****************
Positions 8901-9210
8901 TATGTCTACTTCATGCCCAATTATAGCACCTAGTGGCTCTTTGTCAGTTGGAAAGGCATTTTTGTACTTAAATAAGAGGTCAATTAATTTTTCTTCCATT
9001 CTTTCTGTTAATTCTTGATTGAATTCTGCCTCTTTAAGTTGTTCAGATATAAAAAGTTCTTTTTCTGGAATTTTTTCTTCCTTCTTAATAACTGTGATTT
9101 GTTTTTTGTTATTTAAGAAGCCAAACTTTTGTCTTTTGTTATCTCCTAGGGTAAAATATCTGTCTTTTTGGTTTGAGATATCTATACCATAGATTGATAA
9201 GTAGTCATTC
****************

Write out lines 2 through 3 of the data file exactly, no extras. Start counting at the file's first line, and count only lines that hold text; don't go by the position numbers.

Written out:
8901 TATGTCTACTTCATGCCCAATTATAGCACCTAGTGGCTCTTTGTCAGTTGGAAAGGCATTTTTGTACTTAAATAAGAGGTCAATTAATTTTTCTTCCATT
9001 CTTTCTGTTAATTCTTGATTGAATTCTGCCTCTTTAAGTTGTTCAGATATAAAAAGTTCTTTTTCTGGAATTTTTTCTTCCTTCTTAATAACTGTGATTT